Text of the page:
A Visit with Jimmy Olsen



For fans of Jimmy Olsen’s writing, this interview will be a visit with an old friend. For those of you who have yet to enjoy Jimmy’s way with words, this is your introduction. – Kent Graves

Kent: Like many of your fans, I’m familiar with you and your writing. I’ve known you since we served together in the U.S. Navy. But, give us a brief account of your background, career, school days, the kind of car you drove, home town, that sort of thing.

Jimmy: Nobody ever asked what kind of car I drove. Suppose you mean the first one – a black Ford Fairlane 500 two-door hardtop with a T-Bird V-8 and dual glass packs, properly burned out so I could rap my pipes on Main Street. Main Street, Hoffman, Minnesota. The town with the best looking women in America. Still is. I kept the house I grew up in and the flowered “davenport” my mom had in the living room and the workbench my dad built in the 1950s, where I still repair my grandchildren’s bikes and skateboards.

An only child, I spent a great deal of time alone, exploring the river courses of the Chippewa and the Pomme de Terre, climbing wooded hills, building campfires, sleeping under the stars and reading anything I could find. I learned to swim, scuba dive, hunt, fish, row a boat and paddle a canoe. Outside town was a site of an ancient Indian camp where I hunted for arrowheads and dreamed of becoming a warrior.

Spending so much time alone I think was healthy. I learned to appreciate the land and form opinions about country. Learning the names of animals, trees and underwater things became a lifelong passion, because if you know those things you’re more akin to them and your place in the world is more secure, your writing more precise.

School was another matter. I was a total flop. The most important thing I learned in school was how to type fast.

Kent: I know you’re married and have children and grandchildren. Tell us what you said to your wife on the first date that showed her what a silver-tongued devil you are and convinced her she was the one for you.

Jimmy: I’d gone out with two girls before and didn’t get a second date with either of them. The woman who became my wife was my opposite in school – popular, likely to date jocks and class presidents. I took her to a dance, though I couldn’t dance. But that’s what you did then. Clopping around on the dance floor, clinging to the poor thing to keep my balance, I thought a bit of humor might lighten things up so I whispered in her ear, “You sure don’t sweat much for a fat girl.” (She wasn’t fat.)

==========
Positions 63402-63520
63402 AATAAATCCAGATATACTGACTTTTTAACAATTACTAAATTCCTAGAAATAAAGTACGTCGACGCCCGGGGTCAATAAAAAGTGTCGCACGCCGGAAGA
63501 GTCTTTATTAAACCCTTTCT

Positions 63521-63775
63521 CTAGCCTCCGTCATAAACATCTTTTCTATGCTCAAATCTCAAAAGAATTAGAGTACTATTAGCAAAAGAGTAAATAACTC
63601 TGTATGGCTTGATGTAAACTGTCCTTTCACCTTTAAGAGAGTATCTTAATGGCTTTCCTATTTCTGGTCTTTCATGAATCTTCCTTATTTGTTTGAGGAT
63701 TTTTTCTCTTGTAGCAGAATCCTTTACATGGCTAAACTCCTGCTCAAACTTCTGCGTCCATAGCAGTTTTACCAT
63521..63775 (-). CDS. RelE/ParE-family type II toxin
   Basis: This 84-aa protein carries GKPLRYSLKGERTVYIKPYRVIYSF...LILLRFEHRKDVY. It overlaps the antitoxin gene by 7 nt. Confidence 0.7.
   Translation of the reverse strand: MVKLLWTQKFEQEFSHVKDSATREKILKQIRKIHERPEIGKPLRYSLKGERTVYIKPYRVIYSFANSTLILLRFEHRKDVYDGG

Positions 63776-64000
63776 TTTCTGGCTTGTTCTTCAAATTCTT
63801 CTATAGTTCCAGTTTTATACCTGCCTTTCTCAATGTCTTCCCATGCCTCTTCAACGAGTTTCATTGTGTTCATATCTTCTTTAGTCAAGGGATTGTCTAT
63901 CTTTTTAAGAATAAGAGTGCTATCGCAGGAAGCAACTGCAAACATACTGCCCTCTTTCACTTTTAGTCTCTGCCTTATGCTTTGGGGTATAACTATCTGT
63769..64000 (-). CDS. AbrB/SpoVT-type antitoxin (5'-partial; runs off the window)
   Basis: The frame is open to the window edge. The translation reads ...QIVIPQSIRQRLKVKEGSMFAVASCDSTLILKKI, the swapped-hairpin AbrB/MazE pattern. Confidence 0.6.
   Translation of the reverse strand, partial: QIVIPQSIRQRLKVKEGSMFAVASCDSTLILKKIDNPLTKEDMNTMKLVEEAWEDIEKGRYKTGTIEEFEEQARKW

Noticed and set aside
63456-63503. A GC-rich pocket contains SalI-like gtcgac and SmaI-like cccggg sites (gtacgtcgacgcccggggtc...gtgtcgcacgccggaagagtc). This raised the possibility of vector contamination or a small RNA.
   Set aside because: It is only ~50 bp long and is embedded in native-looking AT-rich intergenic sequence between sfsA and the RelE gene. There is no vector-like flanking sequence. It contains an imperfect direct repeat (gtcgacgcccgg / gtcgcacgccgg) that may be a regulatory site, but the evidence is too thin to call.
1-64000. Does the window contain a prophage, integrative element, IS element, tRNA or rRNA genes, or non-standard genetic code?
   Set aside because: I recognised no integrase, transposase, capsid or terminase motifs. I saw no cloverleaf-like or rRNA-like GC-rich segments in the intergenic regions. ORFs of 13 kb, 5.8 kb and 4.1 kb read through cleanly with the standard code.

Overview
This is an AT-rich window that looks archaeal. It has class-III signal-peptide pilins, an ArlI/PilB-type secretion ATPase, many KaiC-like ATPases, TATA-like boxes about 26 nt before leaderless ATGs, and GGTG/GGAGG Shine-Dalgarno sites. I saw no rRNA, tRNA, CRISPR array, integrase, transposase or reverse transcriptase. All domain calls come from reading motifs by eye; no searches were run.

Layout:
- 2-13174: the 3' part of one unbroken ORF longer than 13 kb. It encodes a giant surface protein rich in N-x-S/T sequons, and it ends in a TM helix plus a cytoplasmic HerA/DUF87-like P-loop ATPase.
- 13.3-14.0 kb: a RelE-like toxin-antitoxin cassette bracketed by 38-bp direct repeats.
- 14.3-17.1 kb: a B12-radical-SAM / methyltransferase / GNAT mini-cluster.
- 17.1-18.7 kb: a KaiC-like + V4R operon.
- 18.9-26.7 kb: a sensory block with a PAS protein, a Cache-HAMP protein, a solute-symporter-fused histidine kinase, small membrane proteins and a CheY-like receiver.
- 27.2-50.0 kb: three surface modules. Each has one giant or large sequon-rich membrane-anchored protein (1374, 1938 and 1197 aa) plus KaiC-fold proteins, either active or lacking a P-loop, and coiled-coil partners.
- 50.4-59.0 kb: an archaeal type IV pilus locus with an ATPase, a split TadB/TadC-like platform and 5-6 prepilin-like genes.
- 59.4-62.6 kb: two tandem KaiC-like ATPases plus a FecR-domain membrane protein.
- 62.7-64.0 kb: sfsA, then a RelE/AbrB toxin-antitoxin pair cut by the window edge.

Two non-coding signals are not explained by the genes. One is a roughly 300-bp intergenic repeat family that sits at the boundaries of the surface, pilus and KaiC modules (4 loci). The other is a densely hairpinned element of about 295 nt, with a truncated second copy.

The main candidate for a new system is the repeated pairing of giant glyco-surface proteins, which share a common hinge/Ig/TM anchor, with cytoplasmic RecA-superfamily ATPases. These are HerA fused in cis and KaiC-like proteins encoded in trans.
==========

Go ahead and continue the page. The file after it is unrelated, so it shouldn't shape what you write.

I don’t tell this story often. When I do, women gasp and the men shake their heads in wonder – there’s a guy out there even dumber then they are. But my future wife threw back her head and laughed. It dawned on me that she was a very special kind of woman. Years later, I married her.

Kent: Many writers credit some teacher, maybe an English teacher, with getting them interested in writing. Is there one person, teacher or mentor, who shaped your interest in writing?

Jimmy: As I said, I endured high school. I loved to read but every English teacher seemed determined to turn joy into boredom. This is often still true. Too many English majors dislike reading and pass that on to their students. They don’t seem to appreciate a good story or understand the vital role stories play in our lives. As a result, I think Americans are a people so starved for meaningful stories they’ll even watch television.

Kent: I know you spent years in the tropics, teaching, working as a scuba instructor, owning a dive shop and dive boat. Tell us about those days.

Jimmy: My high school teachers inspired me in one way – to try teaching myself. I taught one year in Minnesota and five years in Santo Domingo, Dominican Republic. The characters for my second mystery, Poison Makers, came from those five years in the Caribbean, and some of the short stories in The Hero of Blind Pig Island as well. Hemingway said that if you leave off writing to go on African safari hunts, fishing trips, or enjoy too many bullfights, you will “dull the instrument you write with.” On the other hand, he continued, you need to refill the well or you won’t have anything to write about. That’s good advice for any writer. You only have to witness the bestseller production line in publishing today.

The Santo Domingo years are still with me. I just finished a new novel – Scuba – which doesn’t take place there but on an imaginary island which just happens to have an ancient shipwreck very much like the one we discovered along the coast West of Santo Domingo.

Dominicans are a warm and hospitable people. And great baseball players. I enjoy writing about them and I hope my Dominican and other Caribbean stories are honest and faithful to the people and culture.

Kent: You discovered a shipwreck?

Jimmy: Long story. One I tell in the opening of the new novel, Scuba. But, briefly, I grew up dreaming and reading about sunken treasure, secret old maps of mysterious Caribbean islands. Kids stuff most give up on finally, but I spent many adult years researching, studying archives of sea battles, and I was a diver of course. In the 70s I found Imperial, a 120 gun French man-o-war. Outlandish, unrealistic fantasizes aren’t supposed to come true but this one did.

Kent: Okay. So what motivated you to trade all that in, to give up your idyllic life in Margaritaville and move to Alabama to study writing as a journalist?

Jimmy: Stupidity. No, I’m kidding. Or maybe not. Truthfully, it was the weather.

Kent: The miserable sunshine and warm tropical nights?